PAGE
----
What you shouldn’t eat when you race.

Each person needs and wants particular kinds of foods when training and racing. Certainly, we can agree that we require very similar types of nutrients, but the form they take varies greatly. This post makes no attempt to provide guidance on this subject. It’s just a short story about how I learned what you should NOT eat when racing.

2008 was my first year of bike racing. It was in the discipline of cyclocross, a race that didn’t last more than an hour and where a quick gel shot and a few sips of water seemed to carry me (albeit uncomfortably panting and heart-pounding) to the finish line.

2011 was my first year of marathon distance mountain bike races. A new series of “epic races” emerged in Seattle, where I could test my mettle in 30 mile races, and then cap the season off with the final grueling race of 50 miles. Those races were a seesaw battle between bonking and cramping. I scoured labels of gel shots and electrolyte drinks to select those highest in sodium to curb inevitable muscle and mind failure. But despite those higher sodium contents, most performance foods are also sweet tasting and high in sugar, something I find unpalatable when riding hard. It is the savory I crave most when exercising. (Nothing better than salty French fries with a good beer and burger after a long days’ efforts!)

So, I turned to my local truck stop (see attached picture). Do you see them? Look closely. Closer…. Can you guess? Yep. Cheddar cheese flavored Combos. I remember eating them ravenously when I used to ice climb back east. Then why not now? I rounded out the racing buffet with some Clif Bar Roks protein balls (now discontinued, I think) and Clif Bar Shot Blocks. That was my “bento box” of goodies strapped to the top of my mountain bike for the 2011 Marathon Mountain Bike National Race in Bend, Oregon. And, the result?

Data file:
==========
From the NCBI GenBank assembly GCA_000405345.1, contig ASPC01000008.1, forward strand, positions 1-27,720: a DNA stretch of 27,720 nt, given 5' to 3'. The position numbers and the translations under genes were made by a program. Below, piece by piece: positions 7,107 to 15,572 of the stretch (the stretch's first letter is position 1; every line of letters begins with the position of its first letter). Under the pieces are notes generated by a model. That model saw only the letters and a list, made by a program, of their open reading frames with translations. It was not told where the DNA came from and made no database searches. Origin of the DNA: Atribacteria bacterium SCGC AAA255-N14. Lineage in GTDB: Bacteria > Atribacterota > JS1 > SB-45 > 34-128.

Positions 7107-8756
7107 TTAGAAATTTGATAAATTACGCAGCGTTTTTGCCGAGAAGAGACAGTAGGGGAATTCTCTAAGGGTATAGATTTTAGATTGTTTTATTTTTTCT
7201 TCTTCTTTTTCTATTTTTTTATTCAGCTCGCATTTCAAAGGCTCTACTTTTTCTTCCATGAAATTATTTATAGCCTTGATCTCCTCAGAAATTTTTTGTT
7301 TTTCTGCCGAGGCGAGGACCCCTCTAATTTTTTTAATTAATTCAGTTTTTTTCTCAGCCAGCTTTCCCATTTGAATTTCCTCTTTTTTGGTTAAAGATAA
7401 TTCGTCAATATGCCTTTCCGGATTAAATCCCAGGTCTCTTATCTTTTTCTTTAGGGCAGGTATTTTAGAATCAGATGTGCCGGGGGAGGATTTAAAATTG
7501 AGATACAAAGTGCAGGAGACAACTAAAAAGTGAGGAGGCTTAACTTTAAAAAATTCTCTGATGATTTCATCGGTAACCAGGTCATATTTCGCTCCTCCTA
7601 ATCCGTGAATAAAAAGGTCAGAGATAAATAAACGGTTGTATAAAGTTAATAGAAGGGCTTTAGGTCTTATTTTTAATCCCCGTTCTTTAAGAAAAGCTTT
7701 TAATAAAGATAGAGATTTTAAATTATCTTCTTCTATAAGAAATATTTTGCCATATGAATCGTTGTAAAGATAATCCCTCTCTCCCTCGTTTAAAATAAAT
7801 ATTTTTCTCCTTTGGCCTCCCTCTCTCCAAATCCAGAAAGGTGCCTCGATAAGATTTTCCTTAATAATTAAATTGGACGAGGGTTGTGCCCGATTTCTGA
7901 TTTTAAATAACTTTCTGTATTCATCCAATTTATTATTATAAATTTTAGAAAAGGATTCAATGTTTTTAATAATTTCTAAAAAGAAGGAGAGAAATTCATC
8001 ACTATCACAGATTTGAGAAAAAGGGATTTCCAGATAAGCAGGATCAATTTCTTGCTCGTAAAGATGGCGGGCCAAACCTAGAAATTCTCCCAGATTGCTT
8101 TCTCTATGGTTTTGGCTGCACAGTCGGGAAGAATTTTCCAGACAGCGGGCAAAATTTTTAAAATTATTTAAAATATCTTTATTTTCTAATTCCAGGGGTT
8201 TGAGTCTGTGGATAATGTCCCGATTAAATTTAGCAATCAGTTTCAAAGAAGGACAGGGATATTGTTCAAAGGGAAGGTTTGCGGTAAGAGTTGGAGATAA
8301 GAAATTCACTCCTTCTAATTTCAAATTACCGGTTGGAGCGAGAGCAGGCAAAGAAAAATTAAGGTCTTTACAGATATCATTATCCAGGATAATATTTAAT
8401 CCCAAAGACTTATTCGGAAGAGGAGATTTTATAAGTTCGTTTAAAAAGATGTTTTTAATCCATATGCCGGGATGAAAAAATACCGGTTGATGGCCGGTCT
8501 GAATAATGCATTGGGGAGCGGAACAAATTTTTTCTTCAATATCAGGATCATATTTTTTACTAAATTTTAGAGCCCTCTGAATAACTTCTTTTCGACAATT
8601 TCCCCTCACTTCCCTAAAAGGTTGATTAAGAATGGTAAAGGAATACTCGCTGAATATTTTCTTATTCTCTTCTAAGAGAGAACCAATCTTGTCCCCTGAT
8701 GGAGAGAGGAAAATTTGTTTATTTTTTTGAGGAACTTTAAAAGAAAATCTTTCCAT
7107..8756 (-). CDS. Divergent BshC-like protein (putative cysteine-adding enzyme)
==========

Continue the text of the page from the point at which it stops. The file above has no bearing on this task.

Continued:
The result was an insatiable thirst for water. I sipped and sipped on my Camelbak; I couldn’t get enough of it. Consequently, I was forced to stop TWO TIMES during the race to pee!!! In the end, I came in sixth place in my age group. I was over 4 minutes behind fifth place (certainly the amount of time needed to find an acceptable shrub, twice!) and 35 minutes behind 1st. Devastating.

I learned my lesson. So I focused on my riding and changed my nutrition regiment. Two years later, I was able to stand proudly on the second step of the 2013 USAC Marathon Mountain Bike Nationals in Sun Valley, ID in my age group, only 2 minutes behind first. You won’t be surprised to hear that Combos were NOT part of the nutrition plan.

(As a side note, I just went to the Combo.com website to see what’s up. Get this! http://www.youtube.com/watch?v=gqB4QjFMfuc.  Ryan Lochte, 11 time Olympic Medalist, is peddling Combos!)

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